USA – FDA drafts guidance on using ‘generally accepted’ knowledge to support drug approvals

The US Food and Drug Administration (FDA) on Wednesday issued draft guidance offering examples of how drug sponsors can rely on generally accepted scientific knowledge (GASK) in place of or to supplement certain nonclinical safety data, which could save companies and the agency time and resources.

FDA said it has received an increasing number of questions from industry about when they can use GASK in their new drug applications (NDAs) and biological license applications (BLAs), which prompted the agency to develop the guidance.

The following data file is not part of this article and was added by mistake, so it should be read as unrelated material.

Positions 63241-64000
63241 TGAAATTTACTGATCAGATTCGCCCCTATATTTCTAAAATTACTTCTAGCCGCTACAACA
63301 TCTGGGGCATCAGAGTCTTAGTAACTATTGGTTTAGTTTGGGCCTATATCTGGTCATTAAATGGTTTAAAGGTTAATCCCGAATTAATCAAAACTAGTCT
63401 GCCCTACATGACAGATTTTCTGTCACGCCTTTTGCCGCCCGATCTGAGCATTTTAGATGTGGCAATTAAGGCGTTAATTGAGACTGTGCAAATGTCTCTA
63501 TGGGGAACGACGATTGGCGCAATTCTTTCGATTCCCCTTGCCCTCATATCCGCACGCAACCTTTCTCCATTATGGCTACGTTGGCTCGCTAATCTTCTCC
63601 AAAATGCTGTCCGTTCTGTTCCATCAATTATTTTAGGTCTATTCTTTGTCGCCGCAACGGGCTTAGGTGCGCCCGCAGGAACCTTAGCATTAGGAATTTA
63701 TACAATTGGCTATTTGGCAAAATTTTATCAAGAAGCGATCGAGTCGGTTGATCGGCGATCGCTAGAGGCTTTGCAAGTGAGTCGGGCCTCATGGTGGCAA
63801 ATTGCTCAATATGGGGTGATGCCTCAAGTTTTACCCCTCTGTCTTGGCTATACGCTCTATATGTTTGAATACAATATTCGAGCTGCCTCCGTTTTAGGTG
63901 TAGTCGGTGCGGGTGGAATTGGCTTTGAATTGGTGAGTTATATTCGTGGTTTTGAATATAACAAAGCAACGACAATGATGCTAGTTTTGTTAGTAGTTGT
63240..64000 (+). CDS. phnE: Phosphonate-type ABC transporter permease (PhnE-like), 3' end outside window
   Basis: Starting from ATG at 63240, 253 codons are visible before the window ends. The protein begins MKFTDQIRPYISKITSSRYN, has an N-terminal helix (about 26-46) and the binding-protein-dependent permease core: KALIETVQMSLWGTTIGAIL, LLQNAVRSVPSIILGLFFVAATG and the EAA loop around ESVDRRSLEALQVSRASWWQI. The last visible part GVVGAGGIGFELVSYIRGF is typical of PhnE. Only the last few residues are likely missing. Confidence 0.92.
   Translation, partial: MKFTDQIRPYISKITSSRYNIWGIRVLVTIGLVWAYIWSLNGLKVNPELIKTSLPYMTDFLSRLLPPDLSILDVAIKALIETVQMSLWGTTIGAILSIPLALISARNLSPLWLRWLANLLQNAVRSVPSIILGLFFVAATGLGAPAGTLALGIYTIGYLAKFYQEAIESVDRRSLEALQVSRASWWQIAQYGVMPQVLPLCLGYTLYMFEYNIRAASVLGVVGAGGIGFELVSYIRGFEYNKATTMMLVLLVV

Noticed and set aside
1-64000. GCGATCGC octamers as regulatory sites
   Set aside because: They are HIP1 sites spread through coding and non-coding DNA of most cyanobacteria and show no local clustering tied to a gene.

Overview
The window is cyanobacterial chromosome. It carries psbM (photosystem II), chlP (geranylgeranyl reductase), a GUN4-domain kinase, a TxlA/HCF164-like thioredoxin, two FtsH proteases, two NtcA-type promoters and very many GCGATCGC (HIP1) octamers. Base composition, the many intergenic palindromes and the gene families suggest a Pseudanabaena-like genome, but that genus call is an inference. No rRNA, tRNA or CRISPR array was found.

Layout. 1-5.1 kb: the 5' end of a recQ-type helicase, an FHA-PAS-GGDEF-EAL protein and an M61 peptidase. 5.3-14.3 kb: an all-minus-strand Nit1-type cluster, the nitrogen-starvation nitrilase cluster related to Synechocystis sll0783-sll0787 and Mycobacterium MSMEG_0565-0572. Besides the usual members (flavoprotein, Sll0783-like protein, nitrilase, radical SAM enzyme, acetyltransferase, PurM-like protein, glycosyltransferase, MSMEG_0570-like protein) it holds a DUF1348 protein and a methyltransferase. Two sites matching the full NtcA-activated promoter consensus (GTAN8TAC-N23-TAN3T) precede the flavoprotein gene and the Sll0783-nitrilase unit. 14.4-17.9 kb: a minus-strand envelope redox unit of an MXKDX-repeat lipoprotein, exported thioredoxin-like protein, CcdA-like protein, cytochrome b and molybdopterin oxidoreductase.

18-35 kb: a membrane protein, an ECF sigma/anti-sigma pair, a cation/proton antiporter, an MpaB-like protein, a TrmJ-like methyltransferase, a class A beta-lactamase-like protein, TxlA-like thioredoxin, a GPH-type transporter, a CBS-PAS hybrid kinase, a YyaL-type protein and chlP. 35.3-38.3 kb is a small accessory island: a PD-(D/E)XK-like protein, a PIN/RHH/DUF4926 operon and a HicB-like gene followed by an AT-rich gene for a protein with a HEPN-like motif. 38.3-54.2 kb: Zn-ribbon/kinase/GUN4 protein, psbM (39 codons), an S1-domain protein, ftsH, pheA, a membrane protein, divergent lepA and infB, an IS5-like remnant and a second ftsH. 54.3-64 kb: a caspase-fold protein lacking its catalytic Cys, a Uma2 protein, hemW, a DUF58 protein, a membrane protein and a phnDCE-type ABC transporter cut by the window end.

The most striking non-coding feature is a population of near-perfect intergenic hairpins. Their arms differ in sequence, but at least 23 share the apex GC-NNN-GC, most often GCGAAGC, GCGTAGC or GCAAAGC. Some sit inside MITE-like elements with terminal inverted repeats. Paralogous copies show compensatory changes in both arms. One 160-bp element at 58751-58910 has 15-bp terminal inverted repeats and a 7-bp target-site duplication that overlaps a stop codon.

FDA explains that while standalone NDAs and BLAs must include data that demonstrates the safety and effectiveness of a drug or the safety, purity and potency of a biological product, that information does not always have to come from studies conducted by the sponsor. Sponsors may also cite studies for which they have the right of reference or information that is considered GASK. FDA notes that this is also true for 505(b)(2) NDAs and biosimilars submitted under section 351(k) of the Public Health Service Act